This whole sea level rise threat is such a farce anyway. Even if all 200000 glaciers in the world melted the sea level rise would only be 400mm. That is less than 16 inches. Antarctica will never melt; even if global average temperatures go up 4C; because almost all of the continent is way below freezing even in the Antarctic summer. Since the Arctic ice sits on the ocean; sea level would only rise by about 20mm (because most of that ice is salty) if the whole Arctic melted. What is left to melt? Greenland. Okay Consider this. So even if the CAGW alarmists are right and the temp rises to 4C over today, how much of Greenland would melt? Well in the vast interior of Greenland only the very top of the ice melts in the summertime. Even the IPCC has stated that a 3C global rise in temperature over the next 80 years would only result in a 1 metre rise in sea level. I dispute that because the vast majority of Greenland’s ice sheet never even comes close to reaching 0C. It would take a much larger increase of temperature to melt it. Everybody just seems to take the alarmist view on this without looking at the actual size of ice that would have to melt. Recently an engineer calculated that it would take 105000 years to melt the Antarctica even if you had all the energy of the world running blowtorches melting the ice. Greenland is not nearly as big but to try and melt even a thousandth of Greenland even if you had access to industrial melters on every last inch of the Greenland interior, would be a futile task. Greenland has 2,850,000 km3 of ice.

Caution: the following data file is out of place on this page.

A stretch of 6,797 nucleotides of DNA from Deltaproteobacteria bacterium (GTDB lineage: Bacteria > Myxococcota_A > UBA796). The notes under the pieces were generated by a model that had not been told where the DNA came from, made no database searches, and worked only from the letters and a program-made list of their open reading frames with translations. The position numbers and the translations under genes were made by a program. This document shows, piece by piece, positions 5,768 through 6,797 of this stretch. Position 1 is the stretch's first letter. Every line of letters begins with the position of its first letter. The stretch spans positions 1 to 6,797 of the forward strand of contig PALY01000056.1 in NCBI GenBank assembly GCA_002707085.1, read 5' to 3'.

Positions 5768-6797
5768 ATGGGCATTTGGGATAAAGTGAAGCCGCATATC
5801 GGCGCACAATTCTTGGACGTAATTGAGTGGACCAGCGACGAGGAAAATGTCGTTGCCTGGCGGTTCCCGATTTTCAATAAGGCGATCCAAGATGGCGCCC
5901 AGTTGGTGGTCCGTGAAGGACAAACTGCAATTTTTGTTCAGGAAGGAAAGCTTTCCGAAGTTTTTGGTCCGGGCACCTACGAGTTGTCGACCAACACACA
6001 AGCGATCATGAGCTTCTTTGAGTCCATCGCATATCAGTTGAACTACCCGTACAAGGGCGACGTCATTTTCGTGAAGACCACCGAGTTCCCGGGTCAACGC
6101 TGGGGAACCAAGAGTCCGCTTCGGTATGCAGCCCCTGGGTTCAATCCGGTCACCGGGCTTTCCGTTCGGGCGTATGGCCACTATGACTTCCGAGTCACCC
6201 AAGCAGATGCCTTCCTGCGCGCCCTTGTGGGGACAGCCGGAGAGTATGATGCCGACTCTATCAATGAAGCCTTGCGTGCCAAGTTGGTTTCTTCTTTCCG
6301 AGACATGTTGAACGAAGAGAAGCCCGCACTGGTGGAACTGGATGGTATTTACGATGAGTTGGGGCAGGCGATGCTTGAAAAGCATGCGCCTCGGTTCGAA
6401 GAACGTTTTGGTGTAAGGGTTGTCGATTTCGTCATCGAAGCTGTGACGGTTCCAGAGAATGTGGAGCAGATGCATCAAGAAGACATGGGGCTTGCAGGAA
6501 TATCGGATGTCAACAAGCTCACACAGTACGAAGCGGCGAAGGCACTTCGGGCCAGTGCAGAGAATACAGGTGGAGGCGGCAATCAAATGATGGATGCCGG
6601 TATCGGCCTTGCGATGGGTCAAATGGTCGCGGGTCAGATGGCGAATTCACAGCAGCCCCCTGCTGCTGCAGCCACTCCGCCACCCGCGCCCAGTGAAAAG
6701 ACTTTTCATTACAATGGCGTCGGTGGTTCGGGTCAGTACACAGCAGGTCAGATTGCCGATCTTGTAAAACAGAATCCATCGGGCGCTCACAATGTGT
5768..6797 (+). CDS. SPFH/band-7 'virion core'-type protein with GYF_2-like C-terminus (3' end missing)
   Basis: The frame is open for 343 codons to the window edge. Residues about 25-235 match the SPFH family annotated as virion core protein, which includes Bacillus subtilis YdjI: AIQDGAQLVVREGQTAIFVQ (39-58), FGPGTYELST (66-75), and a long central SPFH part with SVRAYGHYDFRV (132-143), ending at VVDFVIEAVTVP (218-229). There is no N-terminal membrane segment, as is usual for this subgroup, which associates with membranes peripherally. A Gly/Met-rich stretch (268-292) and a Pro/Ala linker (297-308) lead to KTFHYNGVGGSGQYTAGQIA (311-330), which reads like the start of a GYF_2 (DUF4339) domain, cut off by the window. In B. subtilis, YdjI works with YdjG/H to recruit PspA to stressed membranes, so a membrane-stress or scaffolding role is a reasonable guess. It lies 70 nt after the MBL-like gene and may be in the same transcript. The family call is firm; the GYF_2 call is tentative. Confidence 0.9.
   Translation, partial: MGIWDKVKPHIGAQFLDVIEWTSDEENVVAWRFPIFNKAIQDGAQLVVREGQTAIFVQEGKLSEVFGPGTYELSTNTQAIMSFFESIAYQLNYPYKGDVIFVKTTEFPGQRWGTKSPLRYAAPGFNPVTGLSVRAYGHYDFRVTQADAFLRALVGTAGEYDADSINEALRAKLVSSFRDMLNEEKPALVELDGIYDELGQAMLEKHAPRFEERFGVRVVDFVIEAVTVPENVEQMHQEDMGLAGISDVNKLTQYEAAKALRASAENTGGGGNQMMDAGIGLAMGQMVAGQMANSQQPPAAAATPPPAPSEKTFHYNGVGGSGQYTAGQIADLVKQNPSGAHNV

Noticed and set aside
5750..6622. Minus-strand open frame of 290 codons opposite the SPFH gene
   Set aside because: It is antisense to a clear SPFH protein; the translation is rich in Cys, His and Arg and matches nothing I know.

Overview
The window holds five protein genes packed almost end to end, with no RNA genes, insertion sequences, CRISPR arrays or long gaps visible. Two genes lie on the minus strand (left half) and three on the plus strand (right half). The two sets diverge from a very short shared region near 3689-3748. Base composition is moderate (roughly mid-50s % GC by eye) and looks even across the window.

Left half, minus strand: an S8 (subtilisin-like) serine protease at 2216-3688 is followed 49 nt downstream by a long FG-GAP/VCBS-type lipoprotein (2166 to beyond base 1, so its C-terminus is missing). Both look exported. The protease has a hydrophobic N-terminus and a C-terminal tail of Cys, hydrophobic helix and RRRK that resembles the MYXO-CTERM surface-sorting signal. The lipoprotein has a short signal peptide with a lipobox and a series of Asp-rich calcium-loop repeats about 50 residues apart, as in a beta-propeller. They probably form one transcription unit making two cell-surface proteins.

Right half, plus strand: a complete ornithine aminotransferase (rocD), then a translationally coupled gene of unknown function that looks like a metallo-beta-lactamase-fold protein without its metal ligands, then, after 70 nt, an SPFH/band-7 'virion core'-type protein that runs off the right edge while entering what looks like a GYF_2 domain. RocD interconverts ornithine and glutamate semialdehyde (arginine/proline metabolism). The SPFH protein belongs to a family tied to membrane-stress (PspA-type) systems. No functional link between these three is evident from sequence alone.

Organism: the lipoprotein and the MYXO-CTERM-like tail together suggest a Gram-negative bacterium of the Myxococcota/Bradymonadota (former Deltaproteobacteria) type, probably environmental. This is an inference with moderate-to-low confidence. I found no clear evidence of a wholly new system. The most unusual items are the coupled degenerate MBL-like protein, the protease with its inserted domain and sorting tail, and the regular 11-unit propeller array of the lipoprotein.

All of it would have to melt to raise sea level by 7 metres. This is just not going to happen especially even with a 4C average global temperature rise which is at the high catastrophic range of IPCC predictions. You just cannot melt that large a block of ice with air temperatures 4C higher . This is because you are dealing with averages here. The summit which is 2 miles above sea level in the interior has an air temperature range of -26C in winter to 0C in summer. Summer in this part of Greenland is only 2 months long. Temperatures in the other 10 months of the year are below